The Confessions of J. J. Rousseau, Citizen of Geneva.


Jean Jacque Rousseau.

Early example of non-religious autobiography.


London: Printed for G.G.J. and J. Robinson, and J. Bew, 1790. Second edition. Parts One and Two Complete in 5 volumes. Octavo, full leather. Part the first (two volumes): 318pp; 380pp. Part the second (three volumes): vii, 442pp; 397pp +Key to the Abbreviations (5pp); 418pp + Table of the Letters in this Volume (5pp).

Very Good in Fair to Good casings. The leather casings of all five volumes are rubbed, the corners are abraded, and the hinges cracked or starting, on volume 4 the right bottom corner of the top board has been significantly bumped, there are no titles to the spines but they are numbered 1-5 in gilt (“1” is completely rubbed away and “3” is barely legible), a bookplate affixed to each front paste-down shows a lion enclosed in a circle from which a cross medallion is hanging. The motto reads “Sub Robore Virtus“. There is occasional light scattered foxing but otherwise very clean throughout. A solid clean set in need of re-backing/re-casing.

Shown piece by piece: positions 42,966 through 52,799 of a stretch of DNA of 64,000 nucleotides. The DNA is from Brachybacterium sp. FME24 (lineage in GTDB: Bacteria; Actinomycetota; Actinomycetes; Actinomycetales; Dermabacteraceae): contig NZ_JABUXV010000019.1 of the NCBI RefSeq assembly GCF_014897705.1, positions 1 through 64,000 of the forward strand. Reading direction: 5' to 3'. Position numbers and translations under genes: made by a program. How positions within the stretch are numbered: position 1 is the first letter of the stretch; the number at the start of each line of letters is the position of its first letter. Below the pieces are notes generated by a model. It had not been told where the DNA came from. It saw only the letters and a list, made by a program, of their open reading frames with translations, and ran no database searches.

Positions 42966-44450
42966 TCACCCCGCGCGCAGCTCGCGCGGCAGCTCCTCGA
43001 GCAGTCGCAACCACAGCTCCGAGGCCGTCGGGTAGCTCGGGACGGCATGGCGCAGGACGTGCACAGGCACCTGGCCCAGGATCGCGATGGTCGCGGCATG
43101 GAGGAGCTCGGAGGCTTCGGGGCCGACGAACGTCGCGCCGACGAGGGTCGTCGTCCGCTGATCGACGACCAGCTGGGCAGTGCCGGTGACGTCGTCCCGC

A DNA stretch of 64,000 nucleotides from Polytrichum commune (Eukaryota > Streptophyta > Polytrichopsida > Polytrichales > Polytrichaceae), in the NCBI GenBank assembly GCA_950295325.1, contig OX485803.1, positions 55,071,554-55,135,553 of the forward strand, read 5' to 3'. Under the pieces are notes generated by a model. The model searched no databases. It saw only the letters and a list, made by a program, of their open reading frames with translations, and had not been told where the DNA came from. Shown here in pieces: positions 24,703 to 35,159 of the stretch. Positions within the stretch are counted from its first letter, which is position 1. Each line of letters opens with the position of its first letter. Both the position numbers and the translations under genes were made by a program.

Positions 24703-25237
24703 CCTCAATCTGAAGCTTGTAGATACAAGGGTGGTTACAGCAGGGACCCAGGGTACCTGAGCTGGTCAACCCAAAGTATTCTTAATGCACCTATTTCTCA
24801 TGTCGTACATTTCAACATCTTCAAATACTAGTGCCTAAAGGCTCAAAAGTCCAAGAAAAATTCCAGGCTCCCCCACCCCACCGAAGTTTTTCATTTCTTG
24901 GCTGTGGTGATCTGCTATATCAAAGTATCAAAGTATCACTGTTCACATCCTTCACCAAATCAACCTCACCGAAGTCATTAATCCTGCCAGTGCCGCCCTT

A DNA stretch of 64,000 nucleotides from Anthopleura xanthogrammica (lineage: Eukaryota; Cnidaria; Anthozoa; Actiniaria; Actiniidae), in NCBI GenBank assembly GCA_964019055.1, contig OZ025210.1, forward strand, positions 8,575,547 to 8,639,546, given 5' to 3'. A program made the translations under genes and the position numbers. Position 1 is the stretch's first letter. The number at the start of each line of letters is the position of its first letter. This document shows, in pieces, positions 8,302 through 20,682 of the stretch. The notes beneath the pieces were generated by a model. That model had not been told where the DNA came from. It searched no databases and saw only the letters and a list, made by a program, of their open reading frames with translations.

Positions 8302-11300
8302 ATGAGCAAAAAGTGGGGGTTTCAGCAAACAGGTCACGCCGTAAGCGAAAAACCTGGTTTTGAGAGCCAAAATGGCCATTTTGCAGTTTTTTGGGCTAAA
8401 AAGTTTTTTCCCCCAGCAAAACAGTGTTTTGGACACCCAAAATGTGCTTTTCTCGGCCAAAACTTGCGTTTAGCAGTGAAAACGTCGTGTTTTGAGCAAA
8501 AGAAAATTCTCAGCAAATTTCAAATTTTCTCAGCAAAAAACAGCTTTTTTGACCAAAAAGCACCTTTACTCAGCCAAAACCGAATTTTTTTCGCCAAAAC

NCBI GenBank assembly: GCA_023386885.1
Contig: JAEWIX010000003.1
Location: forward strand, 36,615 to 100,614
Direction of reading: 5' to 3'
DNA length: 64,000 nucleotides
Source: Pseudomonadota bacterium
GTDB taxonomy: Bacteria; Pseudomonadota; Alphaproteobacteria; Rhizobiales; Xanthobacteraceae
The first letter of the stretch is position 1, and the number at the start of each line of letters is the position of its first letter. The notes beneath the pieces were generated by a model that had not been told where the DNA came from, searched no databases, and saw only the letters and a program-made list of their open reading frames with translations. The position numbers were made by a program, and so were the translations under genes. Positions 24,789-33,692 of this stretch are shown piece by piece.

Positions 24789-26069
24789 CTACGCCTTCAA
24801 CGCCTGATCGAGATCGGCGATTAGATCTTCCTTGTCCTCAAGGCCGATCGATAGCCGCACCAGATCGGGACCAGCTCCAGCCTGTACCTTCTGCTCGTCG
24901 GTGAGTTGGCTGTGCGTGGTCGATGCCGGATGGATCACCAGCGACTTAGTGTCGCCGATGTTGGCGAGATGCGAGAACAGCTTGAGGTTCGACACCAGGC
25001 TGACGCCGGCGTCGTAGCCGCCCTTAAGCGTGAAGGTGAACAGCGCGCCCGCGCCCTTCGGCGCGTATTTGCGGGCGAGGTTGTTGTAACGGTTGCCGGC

First published posthumously in 1782 (first part) and 1789 (second part), The Confessions of Jean Jacque Rousseau comprise one of the earliest examples of autobiography not primarily concerned with the religious life of the author. Prior to Rousseau’s publication the two autobiographies of note were St Augustine’s Confessions and St Theresa’s Life of Herself. That Rousseau was well aware of his innovation is evident from the opening lines, ” I have entered on a performance which is without example, whose accomplishment will leave no imitator. I mean to present my fellow-mortals with a man in all the integrity of nature; and this man, shall be myself!”